In the midst of finals week of her masters of science in marketing program, graduate transfer Simone Wark is winning Missouri Valley Conference (MVC) weekly awards and helping grow the women’s soccer program.
Wark, 23, is originally from Ontario, Canada, but came to Loyola from the University of South Carolina. She played three years there, only missing out on her junior year due to a torn muscle in her knee. At the end of the 2018 season, she said she found herself wanting more.
Her senior year season ended during a 1-0 upset against Penn State University in the second round of the tournament, and she said she felt cheated.
“I went into my coach’s office literally the day after we lost to Penn State and I was like, ‘It doesn’t feel right waking up and not going to training the morning,’” Wark said. “I feel like I’m owed one more season because it was taken away from me from my injury.”
She had one more year of eligibility, but she finished her four years at South Carolina and was ready for a change.
She immediately crossed off South Carolina because it didn’t have the program she wanted.
Among her list of potential schools was Baylor University, University of Central Florida, Loyola Marymount University and Loyola University Chicago. She ultimately chose Loyola for its marketing program.
“… If I was going to take my fifth year, I wanted to study something that was going to pay dividends down the road.”
— Simone Wark, graduate transfer
“At that point in time, soccer was a huge factor to me,” Wark said. “But at the same time, if I was going to take my fifth year, I wanted to study something that was going to pay dividends down the road. Just knowing where I was at in my academic career, I knew I wanted to study marketing.”
At South Carolina, she was a sport entertainment management major with a minor in advertising and public relations, but she didn’t want her graduate degree to be redundant. She said she wanted to diversify her tool kit.
“I’ve always been fascinated with the persuasion and communication methods involved in marketing,” Wark said. “Also, realizing that it’s often deemed as an unethical field, I want to be a part of changing the narrative of the industry.”
The Jesuit background of Loyola helped, too, she said. She loved how everything was taken from an ethical approach and she felt she could use that to one day “shift the paradigm” of marketing.
She’s made an immediate impact, playing in every match this season and sitting tied for second in scoring with first-year Megan Nemec. It goes further than the numbers though, according to head coach Barry Bimbi.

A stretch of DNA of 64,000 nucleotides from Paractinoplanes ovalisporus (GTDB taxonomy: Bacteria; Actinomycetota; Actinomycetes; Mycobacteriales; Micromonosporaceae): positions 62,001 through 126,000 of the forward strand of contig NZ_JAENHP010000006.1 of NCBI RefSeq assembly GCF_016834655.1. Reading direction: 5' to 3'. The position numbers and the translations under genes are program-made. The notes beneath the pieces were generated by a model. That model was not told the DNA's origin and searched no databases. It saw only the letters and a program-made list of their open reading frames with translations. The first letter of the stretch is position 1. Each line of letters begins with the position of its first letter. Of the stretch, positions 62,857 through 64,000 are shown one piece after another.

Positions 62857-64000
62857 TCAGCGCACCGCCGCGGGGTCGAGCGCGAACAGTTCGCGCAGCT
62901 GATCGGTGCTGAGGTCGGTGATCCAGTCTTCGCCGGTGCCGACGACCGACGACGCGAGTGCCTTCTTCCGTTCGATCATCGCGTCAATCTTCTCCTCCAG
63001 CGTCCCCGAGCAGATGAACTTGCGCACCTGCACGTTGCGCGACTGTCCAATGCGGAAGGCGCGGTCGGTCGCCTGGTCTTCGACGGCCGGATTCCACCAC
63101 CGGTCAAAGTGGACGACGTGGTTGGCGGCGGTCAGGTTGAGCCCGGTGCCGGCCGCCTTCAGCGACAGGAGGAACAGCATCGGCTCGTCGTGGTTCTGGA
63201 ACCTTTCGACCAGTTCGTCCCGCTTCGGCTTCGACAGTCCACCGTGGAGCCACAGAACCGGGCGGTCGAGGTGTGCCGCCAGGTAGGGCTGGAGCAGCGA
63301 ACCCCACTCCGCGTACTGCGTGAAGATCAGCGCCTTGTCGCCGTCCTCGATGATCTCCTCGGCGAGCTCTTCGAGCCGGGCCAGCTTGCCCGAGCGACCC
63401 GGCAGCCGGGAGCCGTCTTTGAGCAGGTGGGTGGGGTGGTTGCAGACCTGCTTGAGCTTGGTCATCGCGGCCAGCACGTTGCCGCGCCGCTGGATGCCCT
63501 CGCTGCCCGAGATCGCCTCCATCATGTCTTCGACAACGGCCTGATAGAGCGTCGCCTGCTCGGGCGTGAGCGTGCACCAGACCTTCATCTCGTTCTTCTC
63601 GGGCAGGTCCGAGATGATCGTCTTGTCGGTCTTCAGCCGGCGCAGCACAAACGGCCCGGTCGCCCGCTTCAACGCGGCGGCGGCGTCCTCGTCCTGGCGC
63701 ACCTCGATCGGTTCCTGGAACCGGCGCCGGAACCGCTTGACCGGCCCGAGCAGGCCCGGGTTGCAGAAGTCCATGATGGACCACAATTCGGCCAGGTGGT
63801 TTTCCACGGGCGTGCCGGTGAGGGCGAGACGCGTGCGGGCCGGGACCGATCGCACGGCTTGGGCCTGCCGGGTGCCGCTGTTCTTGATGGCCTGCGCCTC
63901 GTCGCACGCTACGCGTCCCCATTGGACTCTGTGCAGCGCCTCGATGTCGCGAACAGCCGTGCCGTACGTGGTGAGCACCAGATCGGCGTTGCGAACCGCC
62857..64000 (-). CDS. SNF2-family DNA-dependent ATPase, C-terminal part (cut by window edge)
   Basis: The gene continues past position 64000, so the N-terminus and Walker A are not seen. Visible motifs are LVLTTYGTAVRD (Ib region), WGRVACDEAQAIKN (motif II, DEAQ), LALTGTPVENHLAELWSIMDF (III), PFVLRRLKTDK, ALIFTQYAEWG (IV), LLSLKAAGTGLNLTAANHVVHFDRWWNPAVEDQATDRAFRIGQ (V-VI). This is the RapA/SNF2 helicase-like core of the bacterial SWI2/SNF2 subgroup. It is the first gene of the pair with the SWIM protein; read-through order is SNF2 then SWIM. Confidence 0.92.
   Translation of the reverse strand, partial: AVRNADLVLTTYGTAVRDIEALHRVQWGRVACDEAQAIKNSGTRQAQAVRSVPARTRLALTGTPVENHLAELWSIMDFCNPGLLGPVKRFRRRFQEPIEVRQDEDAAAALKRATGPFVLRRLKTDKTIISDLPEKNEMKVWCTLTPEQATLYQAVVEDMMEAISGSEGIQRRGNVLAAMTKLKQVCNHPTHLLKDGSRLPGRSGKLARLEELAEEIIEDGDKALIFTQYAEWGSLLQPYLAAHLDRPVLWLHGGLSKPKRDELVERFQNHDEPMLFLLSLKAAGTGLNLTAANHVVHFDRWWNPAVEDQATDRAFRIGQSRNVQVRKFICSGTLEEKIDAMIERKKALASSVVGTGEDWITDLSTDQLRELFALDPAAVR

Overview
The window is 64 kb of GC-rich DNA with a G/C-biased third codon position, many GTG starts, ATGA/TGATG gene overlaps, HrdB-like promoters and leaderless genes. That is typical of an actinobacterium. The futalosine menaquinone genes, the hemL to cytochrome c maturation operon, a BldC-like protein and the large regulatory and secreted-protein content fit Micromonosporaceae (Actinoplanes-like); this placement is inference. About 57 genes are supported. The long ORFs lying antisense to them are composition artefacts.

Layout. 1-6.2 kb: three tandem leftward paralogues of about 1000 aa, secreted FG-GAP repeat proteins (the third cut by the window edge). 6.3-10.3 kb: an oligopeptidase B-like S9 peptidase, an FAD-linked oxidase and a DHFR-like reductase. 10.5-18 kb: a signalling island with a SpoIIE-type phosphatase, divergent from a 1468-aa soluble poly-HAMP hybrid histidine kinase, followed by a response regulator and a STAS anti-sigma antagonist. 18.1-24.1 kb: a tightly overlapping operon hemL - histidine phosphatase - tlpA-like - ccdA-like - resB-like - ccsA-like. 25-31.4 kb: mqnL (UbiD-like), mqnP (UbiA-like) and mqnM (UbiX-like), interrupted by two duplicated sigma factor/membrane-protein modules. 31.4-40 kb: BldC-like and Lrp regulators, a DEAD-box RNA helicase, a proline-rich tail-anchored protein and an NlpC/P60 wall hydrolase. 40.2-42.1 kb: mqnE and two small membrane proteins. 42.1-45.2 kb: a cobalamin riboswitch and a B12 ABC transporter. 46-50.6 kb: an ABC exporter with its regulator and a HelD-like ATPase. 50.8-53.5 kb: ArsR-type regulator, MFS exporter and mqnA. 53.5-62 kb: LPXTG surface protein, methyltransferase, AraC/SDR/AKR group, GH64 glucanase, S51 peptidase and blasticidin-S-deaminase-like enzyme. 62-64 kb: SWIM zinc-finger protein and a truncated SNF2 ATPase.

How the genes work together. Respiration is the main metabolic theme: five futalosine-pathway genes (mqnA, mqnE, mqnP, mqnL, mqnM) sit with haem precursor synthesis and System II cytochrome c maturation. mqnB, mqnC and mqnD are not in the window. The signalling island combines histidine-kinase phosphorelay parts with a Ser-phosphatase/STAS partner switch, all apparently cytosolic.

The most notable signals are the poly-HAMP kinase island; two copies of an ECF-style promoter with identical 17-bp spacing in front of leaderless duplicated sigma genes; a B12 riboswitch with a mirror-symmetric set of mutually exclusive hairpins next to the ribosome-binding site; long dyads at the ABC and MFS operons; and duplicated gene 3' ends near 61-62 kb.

Wark has played in three NCAA tournaments after South Carolina qualified her four years — she missed one due to injury. Loyola made the NCAA tournament for the first time last season and is currently in first place in the MVC, which could lead to another berth if they win the conference tournament.
“We talked to her on her visit about what we saw her role as,” Bimbi said. “Bringing her experience, not necessarily experience on the field, but off the field. How can she help? She’s been unbelievable educating and building bonds with our freshmen.”
“She’s been unbelievable educating and building bonds with our freshmen.”
— Barry Bimbi, head coach
Her worth has not gone unnoticed by her teammates. Wark’s “locker buddy” and junior teammate Lindsey Hardiman said Wark is full of advice for her teammates.
Hardiman said because their lockers are right next to each other, she’s often getting advice from Wark.
“She just puts things into perspective,” Hardiman said. “She’s always giving a lending hand. She’s always talking to Megan [Nemec], giving her tips on positioning and just kind of life in general as a freshman going into college.”
Wark said it wasn’t her direct intention to be focusing on the first-years. Rather, she said she just wanted to be able to contribute immediately. She said she’s been glad to help out the team through her goal scoring and through her experience from playing at a power five program.
“I try to lead by example,” Wark said. “I do try and be there for the freshmen in any way that I can, whether that’s moral support, if anyone wants to get extra touches on the ball, maybe people who aren’t seeing the field as much. … Honestly, just trying to give them advice and guide them through because honestly freshman year is the most difficult year.”
Wark and the Ramblers finish out their conference season Oct. 31 at 4 p.m. against the University of Evansville in Evansville, Indiana. The game will be broadcast on ESPN+.